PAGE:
John Prine, Stevie Nicks, Def Leppard among 15 acts nominated for Rock Hall of Fame induction

Singer-songwriter John Prine, left, Stevie Nicks and Def Leppard, including Joe Elliott, are among acts that made the final nomination list for induction into the Rock and Roll Hall of Fame for 2019.
(Glenn Koenig/Los Angeles Times (Prine); Brian Van Der Brug/Los Angeles Times (Nicks); Allen J. Schaben/Los Angeles Times (Elliott))
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The slate of final nominees for 2019 induction into the Rock and Roll Hall of Fame runs from pop-R&B superstar Janet Jackson and influential German techno band Kraftwerk to English hard rock band Def Leppard, Detroit proto-punk band MC5 and critically acclaimed Chicago singer-songwriter John Prine.

Joining them on the short list are Devo, Stevie Nicks, Todd Rundgren, the Zombies, Rage Against the Machine, the Cure, LL Cool J, Radiohead, Roxy Music and Rufus & Chaka Khan.

Six of the 15 nominees are appearing for the first time on the final ballot: Nicks, Rundgren, Prine, Devo, Def Leppard and Roxy Music. Nicks is alone in the 2019 class for induction a second time: She was selected for the Hall of Fame in 1998 as a member of Fleetwood Mac. If elected, she’ll be the first female artist inducted twice.


“The spectrum, the multiple genres of music — it’s a great snapshot of how big the tent is for rock ’n’ roll,” Hall of Fame President Greg Harris told The Times on Monday.

“To go from the Zombies to Radiohead is pretty wild, but to include LL Cool J and Janet Jackson and MC5 in the same sentence is pretty amazing and powerful. In addition, some of our first-time nominees are critically acclaimed — almost musicians’ musicians, songwriters’ songwriters — like Todd Rundgren, John Prine and Roxy Music.”

The inductees will be announced in December after being voted on by about 1,000 members of the Cleveland-based Rock Hall, including artists, managers, historians, critics and other members of the music industry. That body has been evolving over the three decades since the hall was launched in 1986.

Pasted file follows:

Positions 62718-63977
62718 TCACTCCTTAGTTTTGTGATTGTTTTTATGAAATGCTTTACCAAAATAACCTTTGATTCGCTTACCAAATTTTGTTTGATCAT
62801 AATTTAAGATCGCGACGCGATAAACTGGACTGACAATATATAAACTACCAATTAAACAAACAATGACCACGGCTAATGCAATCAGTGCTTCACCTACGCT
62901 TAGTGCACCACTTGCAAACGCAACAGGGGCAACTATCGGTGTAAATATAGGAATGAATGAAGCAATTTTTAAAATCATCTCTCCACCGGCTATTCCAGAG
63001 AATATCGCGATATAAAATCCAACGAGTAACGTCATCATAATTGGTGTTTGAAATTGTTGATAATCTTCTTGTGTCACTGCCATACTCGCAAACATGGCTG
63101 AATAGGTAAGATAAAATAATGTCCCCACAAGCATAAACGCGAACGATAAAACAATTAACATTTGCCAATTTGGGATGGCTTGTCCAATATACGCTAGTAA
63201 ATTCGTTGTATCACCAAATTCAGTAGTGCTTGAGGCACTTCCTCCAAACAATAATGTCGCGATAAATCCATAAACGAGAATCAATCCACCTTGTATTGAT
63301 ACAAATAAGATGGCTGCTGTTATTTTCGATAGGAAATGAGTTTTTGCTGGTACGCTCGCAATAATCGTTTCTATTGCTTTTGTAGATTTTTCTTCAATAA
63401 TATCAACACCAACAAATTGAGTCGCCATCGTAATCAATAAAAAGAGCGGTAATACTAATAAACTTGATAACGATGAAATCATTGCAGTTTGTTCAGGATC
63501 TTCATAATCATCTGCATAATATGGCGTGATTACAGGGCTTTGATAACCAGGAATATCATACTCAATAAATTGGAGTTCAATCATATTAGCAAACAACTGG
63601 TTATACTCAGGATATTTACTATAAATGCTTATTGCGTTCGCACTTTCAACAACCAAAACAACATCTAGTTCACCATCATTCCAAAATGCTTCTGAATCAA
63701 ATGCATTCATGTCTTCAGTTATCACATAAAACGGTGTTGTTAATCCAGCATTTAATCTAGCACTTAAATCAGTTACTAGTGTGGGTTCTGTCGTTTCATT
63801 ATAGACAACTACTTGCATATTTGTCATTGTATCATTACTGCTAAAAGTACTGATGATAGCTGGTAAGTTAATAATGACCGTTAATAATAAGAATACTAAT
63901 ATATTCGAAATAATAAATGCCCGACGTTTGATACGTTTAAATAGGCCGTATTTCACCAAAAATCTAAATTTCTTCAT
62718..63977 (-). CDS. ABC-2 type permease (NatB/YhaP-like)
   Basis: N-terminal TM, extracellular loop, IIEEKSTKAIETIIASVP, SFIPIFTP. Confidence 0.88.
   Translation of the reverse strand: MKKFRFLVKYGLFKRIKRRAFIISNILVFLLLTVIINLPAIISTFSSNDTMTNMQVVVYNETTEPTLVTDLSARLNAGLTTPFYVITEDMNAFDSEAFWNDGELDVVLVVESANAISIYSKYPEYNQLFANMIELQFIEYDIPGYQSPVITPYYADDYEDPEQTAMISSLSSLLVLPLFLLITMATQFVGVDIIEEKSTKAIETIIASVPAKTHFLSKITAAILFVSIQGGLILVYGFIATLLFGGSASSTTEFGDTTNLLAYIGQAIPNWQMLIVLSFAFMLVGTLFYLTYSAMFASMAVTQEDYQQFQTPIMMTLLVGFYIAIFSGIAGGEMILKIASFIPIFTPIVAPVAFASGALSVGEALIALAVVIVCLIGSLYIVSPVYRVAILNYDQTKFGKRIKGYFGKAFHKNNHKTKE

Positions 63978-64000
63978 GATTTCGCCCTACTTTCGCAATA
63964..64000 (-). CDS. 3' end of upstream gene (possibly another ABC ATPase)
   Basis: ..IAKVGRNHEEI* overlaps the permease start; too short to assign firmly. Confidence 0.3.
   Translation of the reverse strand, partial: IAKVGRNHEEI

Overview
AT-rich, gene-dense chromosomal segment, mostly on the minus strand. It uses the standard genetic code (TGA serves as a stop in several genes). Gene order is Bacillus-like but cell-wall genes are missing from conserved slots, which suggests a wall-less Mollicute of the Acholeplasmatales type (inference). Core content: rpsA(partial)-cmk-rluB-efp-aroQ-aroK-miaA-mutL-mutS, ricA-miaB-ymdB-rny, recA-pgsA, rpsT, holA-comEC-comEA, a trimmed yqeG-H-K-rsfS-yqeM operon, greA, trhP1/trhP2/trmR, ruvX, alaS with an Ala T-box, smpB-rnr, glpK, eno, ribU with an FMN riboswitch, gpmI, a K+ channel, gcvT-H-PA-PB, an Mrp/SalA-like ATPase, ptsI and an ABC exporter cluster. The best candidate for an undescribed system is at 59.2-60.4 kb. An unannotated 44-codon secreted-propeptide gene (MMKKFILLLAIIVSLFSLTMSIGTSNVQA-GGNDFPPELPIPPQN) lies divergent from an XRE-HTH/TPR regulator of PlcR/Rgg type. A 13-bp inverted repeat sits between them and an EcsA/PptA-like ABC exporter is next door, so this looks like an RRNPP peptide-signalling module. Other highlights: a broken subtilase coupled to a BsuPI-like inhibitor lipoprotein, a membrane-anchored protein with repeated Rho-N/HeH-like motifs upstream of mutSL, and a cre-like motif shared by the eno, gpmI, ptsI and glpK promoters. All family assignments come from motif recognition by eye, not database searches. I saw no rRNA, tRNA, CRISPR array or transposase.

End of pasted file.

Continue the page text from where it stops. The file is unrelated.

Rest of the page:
“The lions’ share of the voting body remains the inductees,” Harris said. “As Pearl Jam has come in, Green Day has come in, these bands that were making music more contemporary, those folks are now eligible to vote. At the same time, we’ve also added more historians, writers and scholars.

It’s a natural process. Smokey Robinson votes, Madonna votes — it’s really a fun, diverse group.

— Hall of Fame President Greg Harris

“It’s a natural process. Smokey Robinson votes, Madonna votes — it’s really a fun, diverse group. By nature, as more bands are added, that brings new eyes, new ears and new thoughts to the process.”


Fans can also vote online, and the five most popular artists will receive a single extra vote. But even though, statistically speaking, the fan vote doesn’t significantly affect the final count, it has increasingly shown to voting members the will of the fans and has closely mirrored the final results.

In 2017, four of the six inductees finished near the top of the fan poll; last year, four of the top five fan favorites made it into the hall. Fan voting takes place at the Rock Hall’s official website.

“By aggregating the fan vote, it does give some direction early in the process,” Harris said. “The fans are diverse ages, and so is the voting body, so there are a lot of different areas they’re passionate about.”

To be eligible, an artist’s first commercial recording must have been released at least 25 years earlier, making 1994 the cutoff year for nominees for next year’s ceremony.

The 2019 induction dinner and ceremony is schedule for March 29 at Barclays Center in Brooklyn. Ticket information will be announced in January.


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